Home » Mogo Microfinance Faces Backlash Over Alleged Loan Fraud and Unethical Practices

Mogo Microfinance Faces Backlash Over Alleged Loan Fraud and Unethical Practices

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The Kenyan subsidiary of Eleving Group, known as Mogo Microfinance (Mogo Auto Limited), is currently facing a severe financial fraud scandal, with numerous complaints emerging from its clients.

The entity, specializing in vehicle purchasing and financial solutions, has been accused of acting as a predatory lender, reminiscent of the infamous shylock archetype. Local media investigations have shed light on these allegations, raising concerns about the company’s practices.

At the center of the accusations are claims of overcharging clients for loan facilities obtained from Mogo Microfinance.

The Competition Authority of Kenya (CAK) has received formal complaints and a barrage of grievances from the company’s clients, all echoing similar concerns of exaggerated claims, overcharging, and repayment demands in US Dollars, despite the loans being initially taken in Kenya Shillings.

Despite the gravity of the situation, both the Central Bank of Kenya (CBK), the financial institutions regulator, and the CAK, the consumer welfare oversight body, have yet to take action to address the mounting allegations against Mogo Microfinance. This lack of immediate response has fueled frustration among affected individuals.

One complaint submitted to the CAK on April 8, 2023, highlights the ordeal faced by a complainant who had been making monthly repayments for seven months.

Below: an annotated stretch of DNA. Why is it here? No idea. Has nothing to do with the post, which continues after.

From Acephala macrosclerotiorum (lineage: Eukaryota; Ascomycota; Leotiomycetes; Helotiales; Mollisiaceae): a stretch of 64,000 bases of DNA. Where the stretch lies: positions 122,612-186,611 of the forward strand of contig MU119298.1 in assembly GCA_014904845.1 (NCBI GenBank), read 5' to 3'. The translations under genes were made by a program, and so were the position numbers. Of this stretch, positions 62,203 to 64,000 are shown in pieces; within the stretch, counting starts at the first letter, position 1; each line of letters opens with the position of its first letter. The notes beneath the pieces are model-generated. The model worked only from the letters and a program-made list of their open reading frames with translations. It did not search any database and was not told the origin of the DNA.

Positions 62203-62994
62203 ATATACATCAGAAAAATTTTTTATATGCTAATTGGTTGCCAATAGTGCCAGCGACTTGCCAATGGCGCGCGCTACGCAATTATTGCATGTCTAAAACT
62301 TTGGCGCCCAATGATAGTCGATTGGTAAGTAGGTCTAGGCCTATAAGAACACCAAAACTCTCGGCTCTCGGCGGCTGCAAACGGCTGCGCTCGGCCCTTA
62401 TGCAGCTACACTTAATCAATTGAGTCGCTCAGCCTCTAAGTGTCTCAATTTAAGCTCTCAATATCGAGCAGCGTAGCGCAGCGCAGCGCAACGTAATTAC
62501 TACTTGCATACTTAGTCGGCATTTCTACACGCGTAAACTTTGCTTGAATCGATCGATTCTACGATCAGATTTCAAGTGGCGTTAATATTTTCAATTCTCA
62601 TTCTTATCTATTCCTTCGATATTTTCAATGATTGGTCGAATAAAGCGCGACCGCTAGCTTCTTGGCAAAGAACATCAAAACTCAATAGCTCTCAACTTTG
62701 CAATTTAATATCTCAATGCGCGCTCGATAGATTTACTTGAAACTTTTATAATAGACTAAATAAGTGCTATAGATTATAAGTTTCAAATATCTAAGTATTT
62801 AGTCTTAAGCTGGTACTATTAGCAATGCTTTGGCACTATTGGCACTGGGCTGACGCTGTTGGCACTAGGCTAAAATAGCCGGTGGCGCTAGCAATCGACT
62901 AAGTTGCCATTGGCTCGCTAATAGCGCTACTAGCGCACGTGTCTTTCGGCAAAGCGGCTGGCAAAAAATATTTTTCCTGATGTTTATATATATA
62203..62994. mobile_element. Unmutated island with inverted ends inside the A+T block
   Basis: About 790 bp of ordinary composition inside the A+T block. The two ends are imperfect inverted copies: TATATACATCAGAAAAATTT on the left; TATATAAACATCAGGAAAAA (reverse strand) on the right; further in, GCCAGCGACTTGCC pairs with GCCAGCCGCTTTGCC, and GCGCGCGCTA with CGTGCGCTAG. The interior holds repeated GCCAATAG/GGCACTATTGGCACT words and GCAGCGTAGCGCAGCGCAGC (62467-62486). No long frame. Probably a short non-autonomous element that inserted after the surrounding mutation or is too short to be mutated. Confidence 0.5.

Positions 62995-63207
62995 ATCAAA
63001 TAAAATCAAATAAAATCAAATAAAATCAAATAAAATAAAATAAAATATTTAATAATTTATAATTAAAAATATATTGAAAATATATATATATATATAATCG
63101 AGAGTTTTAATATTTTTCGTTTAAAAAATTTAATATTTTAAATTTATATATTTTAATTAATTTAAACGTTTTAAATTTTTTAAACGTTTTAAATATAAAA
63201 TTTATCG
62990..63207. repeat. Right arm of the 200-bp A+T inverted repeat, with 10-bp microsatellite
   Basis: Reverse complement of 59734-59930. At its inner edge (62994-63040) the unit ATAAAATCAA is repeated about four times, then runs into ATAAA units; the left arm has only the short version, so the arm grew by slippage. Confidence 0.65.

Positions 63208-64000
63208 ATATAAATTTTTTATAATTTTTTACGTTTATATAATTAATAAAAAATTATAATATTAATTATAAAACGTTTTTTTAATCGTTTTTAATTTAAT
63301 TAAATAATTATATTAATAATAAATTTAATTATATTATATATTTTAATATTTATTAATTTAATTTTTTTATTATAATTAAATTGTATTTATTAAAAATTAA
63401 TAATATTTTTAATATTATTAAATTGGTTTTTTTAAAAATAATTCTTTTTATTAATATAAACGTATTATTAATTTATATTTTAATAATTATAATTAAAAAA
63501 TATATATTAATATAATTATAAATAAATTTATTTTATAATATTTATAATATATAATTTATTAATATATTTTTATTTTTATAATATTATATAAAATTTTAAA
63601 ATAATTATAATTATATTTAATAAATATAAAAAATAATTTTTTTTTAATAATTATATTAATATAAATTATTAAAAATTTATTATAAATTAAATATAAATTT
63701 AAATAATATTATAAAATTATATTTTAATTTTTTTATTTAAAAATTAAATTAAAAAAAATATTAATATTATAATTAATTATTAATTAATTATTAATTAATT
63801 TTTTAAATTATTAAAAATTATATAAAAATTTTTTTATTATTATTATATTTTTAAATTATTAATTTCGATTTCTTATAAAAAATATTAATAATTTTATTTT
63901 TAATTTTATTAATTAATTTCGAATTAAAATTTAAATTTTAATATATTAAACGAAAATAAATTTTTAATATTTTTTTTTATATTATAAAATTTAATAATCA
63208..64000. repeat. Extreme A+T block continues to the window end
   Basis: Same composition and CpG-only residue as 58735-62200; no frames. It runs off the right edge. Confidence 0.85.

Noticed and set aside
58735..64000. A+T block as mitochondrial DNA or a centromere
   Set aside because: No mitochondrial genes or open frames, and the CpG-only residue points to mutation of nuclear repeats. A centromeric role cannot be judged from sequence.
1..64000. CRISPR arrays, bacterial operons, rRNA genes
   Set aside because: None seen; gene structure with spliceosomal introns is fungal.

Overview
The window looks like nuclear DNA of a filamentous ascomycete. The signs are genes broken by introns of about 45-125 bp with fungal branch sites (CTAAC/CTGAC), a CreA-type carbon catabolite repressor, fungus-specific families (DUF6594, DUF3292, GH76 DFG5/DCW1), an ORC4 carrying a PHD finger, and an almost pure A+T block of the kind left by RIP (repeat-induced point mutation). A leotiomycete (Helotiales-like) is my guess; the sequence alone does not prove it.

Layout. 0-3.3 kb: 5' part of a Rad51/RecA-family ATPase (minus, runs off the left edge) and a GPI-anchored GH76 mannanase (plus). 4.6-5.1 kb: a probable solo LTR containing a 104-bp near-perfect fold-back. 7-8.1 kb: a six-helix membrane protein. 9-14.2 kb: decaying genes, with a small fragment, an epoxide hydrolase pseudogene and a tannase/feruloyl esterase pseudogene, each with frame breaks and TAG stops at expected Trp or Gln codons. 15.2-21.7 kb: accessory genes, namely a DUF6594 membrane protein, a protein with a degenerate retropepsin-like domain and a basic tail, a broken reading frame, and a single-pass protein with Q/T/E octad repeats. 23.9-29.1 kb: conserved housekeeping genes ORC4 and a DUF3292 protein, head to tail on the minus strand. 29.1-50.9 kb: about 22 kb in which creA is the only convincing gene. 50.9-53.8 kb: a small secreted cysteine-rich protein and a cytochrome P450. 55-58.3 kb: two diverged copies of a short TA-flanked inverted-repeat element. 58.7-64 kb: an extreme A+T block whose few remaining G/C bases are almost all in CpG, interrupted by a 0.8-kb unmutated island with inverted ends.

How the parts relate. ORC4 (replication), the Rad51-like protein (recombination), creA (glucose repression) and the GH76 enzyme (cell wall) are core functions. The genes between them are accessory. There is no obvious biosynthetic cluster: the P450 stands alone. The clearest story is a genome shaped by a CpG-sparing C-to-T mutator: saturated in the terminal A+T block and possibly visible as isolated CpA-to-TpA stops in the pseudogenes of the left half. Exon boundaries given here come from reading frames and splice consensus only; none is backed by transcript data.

To their astonishment, when they requested the loan balance to settle the facility, they discovered that the issued amount exceeded the principal amount originally borrowed.

In the midst of mounting complaints and accusations, the acting Director General of the CAK, Adano Roba, has remained silent, refusing to respond to queries seeking comment on the matter.

This lack of transparency has further intensified concerns and deepened the grievances of the affected borrowers.

Nairobi governor, Johnson Sakaja, has taken a strong stance against Mogo Microfinance during the launch of the National Health Insurance Fund (NHIF) cover for boda boda operators, known as ‘Boda Boda Care.’

Sakaja urged President William Ruto to intervene in the matter, accusing the lender of exploiting boda boda owners with exorbitant interest rates, labeling them as predatory lenders.

He cited instances where motorcycles were impounded even after operators had paid more than double the initial value of the motorbikes.

In response to the accusations, Mogo Microfinance attempted to clarify its loan procedures. The company stated that all Boda Boda loans are issued in Kenya Shillings.

However, for car and logbook loans, customers have the option to choose between USD and KES loans. Mogo Microfinance offered a lower interest rate for loans issued in USD.

The payment schedule remains constant in USD, with a fixed monthly payment converted to KES based on the current forex exchange rate when the invoice is generated.

Mogo justified the use of KES for loan conversion to accommodate customers who do not have USD accounts and to align with the company’s borrowing practices, which are done in USD.

Customers also have the choice to take loans in KES, which come with a higher interest rate but ensure stable payments without exposure to fluctuations caused by forex exchange rate changes.

As the situation continues to unfold, Mogo Microfinance finds itself under intense scrutiny, with both regulatory bodies and the public closely monitoring the actions taken in response to the accusations.

The mounting complaints and the involvement of high-profile figures like Governor Sakaja have thrust this financial technology firm into the spotlight.

For now, the affected borrowers await a swift and appropriate resolution to their grievances, while the authorities assess the validity of the allegations against the company.